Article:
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The end of 2014 was an exciting time for me with the launch of my chocolate bar collaboration with Valhrona – “Profile 66”, the excitement of Chocolate Week 2014 and the demonstrations I gave at The Chocolate Show and the BBC Good Food Bakes & Cakes Show.
And of course 2015 started with a bang with the Pastry World Cup competition in January 2015! Lots of hard work by me and the others in the team resulted in the UK finishing 5th – the highest we’ve ever achieved!
So, lets start at the beginning, when did you decide to become a chef?
I’ve been told by my family that I talked about being a chef from when I was around 8 years old.
And how did you get started?
My culinary journey all started when I discovered whilst visiting my family on my holidays in France; their normal eating habits were more relaxed than back home! It seemed that we would be allowed to eat whatever we liked. This got me thinking about different types of food and I quickly learned that the more I talked about food and cooking, the more my mam would involve me in cooking and baking at home…. That was the start of it all.
What made you decide to specialize in pastry?
I have the biggest sweet tooth, as you can imagine – although I love food, sweet things always win!
Would you say that anyone in particular has been a strong influence on you?
So now that you’re heading your own kitchen, what do you look for in your chefs?
You’ve had quite an unusual career for a chef, do you think this has been an advantage for you?
Definitely. I went to Cafe Royal after almost 4 years away from the kitchen. My time at Le Manoir was critical for developing my skills within the kitchen as a chef. Then working within a cookery school gave me a new perspective, and a chance to develop my communication and presentation skills beyond the kitchen. Teaching pastry to ‘ordinary’ people is completely different to training chefs- it really tests both your understanding and your ability to explain. From there I went to Degustibus; this opportunity to focus entirely on bread and learn from a master baker would not have been possible in a kitchen. I could get involved in every stage. Some of my best days there were working at Borough or Hackney market selling bread directly to customers – members of the public as enthusiastic about bread as I was! Here I also got my first real taste of business, which led to me taking on a role in a much larger, commercial bread wholesale company. As Operations Manager at ‘Jungs’ I got a real education in business. Moving back into the kitchen, I was able take those skills for strategy and management into new roles.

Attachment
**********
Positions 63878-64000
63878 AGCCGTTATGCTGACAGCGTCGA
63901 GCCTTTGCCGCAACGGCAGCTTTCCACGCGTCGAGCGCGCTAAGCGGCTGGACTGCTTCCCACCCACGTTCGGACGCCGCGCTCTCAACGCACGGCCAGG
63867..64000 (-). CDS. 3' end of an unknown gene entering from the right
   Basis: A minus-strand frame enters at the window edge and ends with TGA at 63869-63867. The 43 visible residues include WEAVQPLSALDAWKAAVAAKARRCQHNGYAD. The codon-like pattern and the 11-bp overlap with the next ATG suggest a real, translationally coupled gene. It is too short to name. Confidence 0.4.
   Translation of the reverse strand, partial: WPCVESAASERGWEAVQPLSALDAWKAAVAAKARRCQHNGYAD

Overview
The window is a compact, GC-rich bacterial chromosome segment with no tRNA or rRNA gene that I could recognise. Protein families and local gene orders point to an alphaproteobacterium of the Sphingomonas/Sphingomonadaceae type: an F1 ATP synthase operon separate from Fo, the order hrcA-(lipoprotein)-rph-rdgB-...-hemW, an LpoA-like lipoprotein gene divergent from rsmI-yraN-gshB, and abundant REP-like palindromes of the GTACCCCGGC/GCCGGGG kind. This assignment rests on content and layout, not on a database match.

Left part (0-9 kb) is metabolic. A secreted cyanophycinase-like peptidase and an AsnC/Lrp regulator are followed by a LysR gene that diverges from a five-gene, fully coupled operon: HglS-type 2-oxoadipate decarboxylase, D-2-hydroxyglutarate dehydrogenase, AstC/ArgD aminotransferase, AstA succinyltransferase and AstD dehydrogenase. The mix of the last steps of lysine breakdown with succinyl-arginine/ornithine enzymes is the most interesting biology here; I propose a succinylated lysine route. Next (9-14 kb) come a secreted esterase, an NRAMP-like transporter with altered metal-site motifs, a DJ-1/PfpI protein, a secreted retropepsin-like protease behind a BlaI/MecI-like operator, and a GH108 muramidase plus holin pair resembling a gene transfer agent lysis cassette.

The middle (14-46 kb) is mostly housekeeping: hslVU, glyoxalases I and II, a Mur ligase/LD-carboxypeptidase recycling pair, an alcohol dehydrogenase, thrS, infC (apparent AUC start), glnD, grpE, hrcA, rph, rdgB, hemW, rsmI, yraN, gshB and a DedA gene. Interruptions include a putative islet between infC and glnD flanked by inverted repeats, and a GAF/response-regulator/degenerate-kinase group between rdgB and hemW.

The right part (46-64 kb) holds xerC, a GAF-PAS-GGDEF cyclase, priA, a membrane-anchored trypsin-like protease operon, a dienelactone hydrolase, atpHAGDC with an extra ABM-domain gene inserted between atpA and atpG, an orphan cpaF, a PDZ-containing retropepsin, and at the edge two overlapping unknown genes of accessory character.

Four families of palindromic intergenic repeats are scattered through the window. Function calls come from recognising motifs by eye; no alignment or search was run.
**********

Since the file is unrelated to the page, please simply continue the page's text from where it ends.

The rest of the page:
It sounds as if Executive Pastry Chef gives you an opportunity to pull all of your experience together, what does the future hold for you?
You’ve achieved a lot already, if you weren’t a chef what would you be?
What do you do for fun?
There is so much going on with work and the Pastry World Cup! But when I do get some time I love to go out on my bike, I enjoy photography and also like to go back home to the North East to visit my family. But, I do love to crash on the settee with TV box set, Mrs B and bag of Haribo!
What advice would you give to aspiring pastry chefs